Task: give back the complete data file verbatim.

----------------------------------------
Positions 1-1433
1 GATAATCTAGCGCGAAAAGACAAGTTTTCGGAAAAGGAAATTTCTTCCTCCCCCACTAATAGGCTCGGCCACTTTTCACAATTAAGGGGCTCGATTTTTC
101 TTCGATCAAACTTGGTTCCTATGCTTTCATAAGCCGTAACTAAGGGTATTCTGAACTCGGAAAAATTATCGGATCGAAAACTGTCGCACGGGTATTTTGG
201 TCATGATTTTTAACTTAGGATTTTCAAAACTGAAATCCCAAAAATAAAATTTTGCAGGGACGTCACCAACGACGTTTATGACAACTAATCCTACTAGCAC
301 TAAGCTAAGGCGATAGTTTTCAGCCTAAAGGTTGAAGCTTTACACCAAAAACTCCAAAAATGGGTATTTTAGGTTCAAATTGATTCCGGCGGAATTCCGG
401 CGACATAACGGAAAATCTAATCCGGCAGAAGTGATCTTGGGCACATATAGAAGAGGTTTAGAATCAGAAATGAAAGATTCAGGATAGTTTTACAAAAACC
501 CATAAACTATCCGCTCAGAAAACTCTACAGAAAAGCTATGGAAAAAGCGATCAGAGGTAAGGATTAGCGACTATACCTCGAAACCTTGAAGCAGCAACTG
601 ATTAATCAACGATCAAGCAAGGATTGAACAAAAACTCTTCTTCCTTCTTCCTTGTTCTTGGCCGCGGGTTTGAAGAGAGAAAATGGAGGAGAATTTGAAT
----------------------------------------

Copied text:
Positions 1-1433
1 GATAATCTAGCGCGAAAAGACAAGTTTTCGGAAAAGGAAATTTCTTCCTCCCCCACTAATAGGCTCGGCCACTTTTCACAATTAAGGGGCTCGATTTTTC
101 TTCGATCAAACTTGGTTCCTATGCTTTCATAAGCCGTAACTAAGGGTATTCTGAACTCGGAAAAATTATCGGATCGAAAACTGTCGCACGGGTATTTTGG
201 TCATGATTTTTAACTTAGGATTTTCAAAACTGAAATCCCAAAAATAAAATTTTGCAGGGACGTCACCAACGACGTTTATGACAACTAATCCTACTAGCAC
301 TAAGCTAAGGCGATAGTTTTCAGCCTAAAGGTTGAAGCTTTACACCAAAAACTCCAAAAATGGGTATTTTAGGTTCAAATTGATTCCGGCGGAATTCCGG
401 CGACATAACGGAAAATCTAATCCGGCAGAAGTGATCTTGGGCACATATAGAAGAGGTTTAGAATCAGAAATGAAAGATTCAGGATAGTTTTACAAAAACC
501 CATAAACTATCCGCTCAGAAAACTCTACAGAAAAGCTATGGAAAAAGCGATCAGAGGTAAGGATTAGCGACTATACCTCGAAACCTTGAAGCAGCAACTG
601 ATTAATCAACGATCAAGCAAGGATTGAACAAAAACTCTTCTTCCTTCTTCCTTGTTCTTGGCCGCGGGTTTGAAGAGAGAAAATGGAGGAGAATTTGAAT